Sean Kilpatrick/The Canadian PressThe Supreme Court of Canada.
The Supreme Court of Canada case known as R v Jordan is but eight months old and change. It’s in its infancy.
And by the standards of the Canadian criminal justice system itself, where things move along at a glacial pace, it’s far too soon to evaluate the sucker.
The decision by a majority of the court radically changed what is tolerable delay and what is not. The judges dared to impose a “presumptive ceiling” on how long it should take to bring an accused person to trial – 18 months in the busy provincial courts and 30 months for the serious cases destined for the country’s Superior Courts.
And perhaps more important, in the process the court attempted to shock the sleepy, lazy system and the somnolent governments that pay for it into reform.
Naturally, the system and some participants have reacted as you might expect; they have a bad case of premature denunciation.
The farcical nature of this denunciation is best captured in a story in the other national newspaper, which appeared last week and kicked things off.
The paper reported that lawyers across the country are seeking stays in about 800 criminal cases — including some murder and attempted murder charges — for unreasonable delay since the Supreme Court issued its decision last July.
What it failed to note is that most of those cases are the “transitional” ones, where charges were laid before R v Jordan and for which the court deliberately built in forgiveness. For the most part, these cases haven’t yet been reviewed by appeal courts, and thus it’s far too soon to say that the charges will be stayed, the prosecutions lost.
Two of the high-profile murders referred to in the story date back to 2012 and 2010 respectively, years before the decision in Jordan was issued.
But back to the farcical bit.
The story quoted Anne London-Weinstein, the president of Ottawa’s Defence Counsel Association, saying, with what sure seemed like evident disapproval, that “The Jordan shadow has fallen over the courtroom. Judges are hyper-vigilant about not wasting time.”
(With all due respect to London-Weinstein, I have spent four decades covering the courts, including several cases in Ottawa, and I’ve encountered only a handful of judges — John McMahon, Michael Code and the recently retired Eugene Ewaschuk, all of the Ontario Superior Court in Toronto — who displayed even the slightest inclination in not wasting time.
Indeed, a casual observer wandering into the ordinary courtroom across the land might imagine that wasting time, in fact, is the judge’s sole function: Start late; break often and long; wank on ad nauseum and end early is practically the system’s motto.)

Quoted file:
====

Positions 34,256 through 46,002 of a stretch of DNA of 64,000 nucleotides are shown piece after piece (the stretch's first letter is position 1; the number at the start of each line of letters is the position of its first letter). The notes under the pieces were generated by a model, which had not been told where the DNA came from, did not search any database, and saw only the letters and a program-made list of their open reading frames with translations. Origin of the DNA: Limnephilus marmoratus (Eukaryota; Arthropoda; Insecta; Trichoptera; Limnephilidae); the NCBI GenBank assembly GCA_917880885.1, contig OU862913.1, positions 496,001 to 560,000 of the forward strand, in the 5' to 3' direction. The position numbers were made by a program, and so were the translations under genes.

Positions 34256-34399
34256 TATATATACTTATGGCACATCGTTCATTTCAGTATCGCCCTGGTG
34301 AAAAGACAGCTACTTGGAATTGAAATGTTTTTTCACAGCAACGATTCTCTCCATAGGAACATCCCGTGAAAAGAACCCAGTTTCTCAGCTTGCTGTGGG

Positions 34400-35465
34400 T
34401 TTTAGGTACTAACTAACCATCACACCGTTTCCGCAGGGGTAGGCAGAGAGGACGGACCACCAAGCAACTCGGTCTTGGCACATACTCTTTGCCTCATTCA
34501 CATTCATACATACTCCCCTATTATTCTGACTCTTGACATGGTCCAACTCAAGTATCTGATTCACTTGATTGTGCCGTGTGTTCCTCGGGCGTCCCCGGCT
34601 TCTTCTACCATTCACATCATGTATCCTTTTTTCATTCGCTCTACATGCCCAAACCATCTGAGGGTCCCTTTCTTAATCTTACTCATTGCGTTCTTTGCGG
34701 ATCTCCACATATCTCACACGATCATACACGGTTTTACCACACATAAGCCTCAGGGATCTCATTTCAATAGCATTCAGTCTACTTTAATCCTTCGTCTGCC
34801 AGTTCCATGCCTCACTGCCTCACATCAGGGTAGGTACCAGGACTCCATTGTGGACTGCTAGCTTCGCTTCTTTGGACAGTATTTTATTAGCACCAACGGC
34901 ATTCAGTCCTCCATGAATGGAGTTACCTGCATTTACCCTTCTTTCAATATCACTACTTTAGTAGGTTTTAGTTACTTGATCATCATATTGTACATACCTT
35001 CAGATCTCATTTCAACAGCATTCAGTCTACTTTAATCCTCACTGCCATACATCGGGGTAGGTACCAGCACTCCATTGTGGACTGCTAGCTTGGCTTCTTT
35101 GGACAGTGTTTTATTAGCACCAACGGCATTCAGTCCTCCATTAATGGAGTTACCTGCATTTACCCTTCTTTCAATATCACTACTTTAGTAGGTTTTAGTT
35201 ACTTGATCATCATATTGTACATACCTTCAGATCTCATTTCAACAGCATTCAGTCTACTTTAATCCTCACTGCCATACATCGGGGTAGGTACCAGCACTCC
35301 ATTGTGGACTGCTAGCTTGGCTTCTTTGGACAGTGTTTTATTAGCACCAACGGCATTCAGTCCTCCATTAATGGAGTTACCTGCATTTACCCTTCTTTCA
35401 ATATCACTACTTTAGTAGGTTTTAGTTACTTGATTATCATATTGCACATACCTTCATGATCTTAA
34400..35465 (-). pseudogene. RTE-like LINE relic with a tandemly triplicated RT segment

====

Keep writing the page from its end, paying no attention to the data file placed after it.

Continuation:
And, the story went on, “In another case, a judge sought special permission from court administration officials to hear a jury trial into the summer months…”
Can you imagine? The vision is horrific: A criminal court, having to work the summer, just like the rest of the schmoes.
This observation was couched of course in concern for the schmoes, the poor potential jurors, but with respect, they ain’t the ones used to having an entire summer off.
It reminded me of a story I found when I was writing about the unaccountability of the judiciary for my book on the justice system.
In 2006, Wally Oppal, a former B.C. Supreme Court judge, was the province’s attorney-general, and in a Vancouver Sun piece about “slow justice” in the provincial courts, Oppal was quoted posing a mild rhetorical question to the reporter.
“Why do we still start trials in the Supreme Court (the Superior Court in other provinces) at 10 a.m.?” he mused.
That earned him a rebuke from the then-Chief Justice, who dashed off an email demanding an apology. Blessedly, the Sun got a copy of the email too, and Oppal did not apologize.
But complacency is the culture in the criminal courts, and only those who are rarely in them would doubt it.
That, in a roundabout way, brings me to an editorial that appeared in the same paper a few days after the story.
Now, it’s true that the sensible person doesn’t look to newspaper editorials for guidance — on anything really, from which party to vote for to what to wish for in health care to how to judge the worth of political candidates.
This may hold particularly true for a newspaper that lists in its masthead (the traditional place on the editorial page where the names of various editors appears) merely a “Head of Experience” and a “Head of Audience.” No journalism body this precious ought to purport to dispense advice.
As for what might help speed trials along, how about ditching the preliminary inquiry, that archaic time-waster of a procedure, in many cases? How about the feds fill some of those vacancies on the bench? How about the police lay only the necessary charges, not duplicates that allege the same thing? How about prosecutors whittle the charges down? How about considering a public defender system, as opposed to the broke, inefficient and flawed legal aid system?
R v Jordan may be trying to fix the unfixable; that remains to be seen. But at least the Supreme Court majority are trying.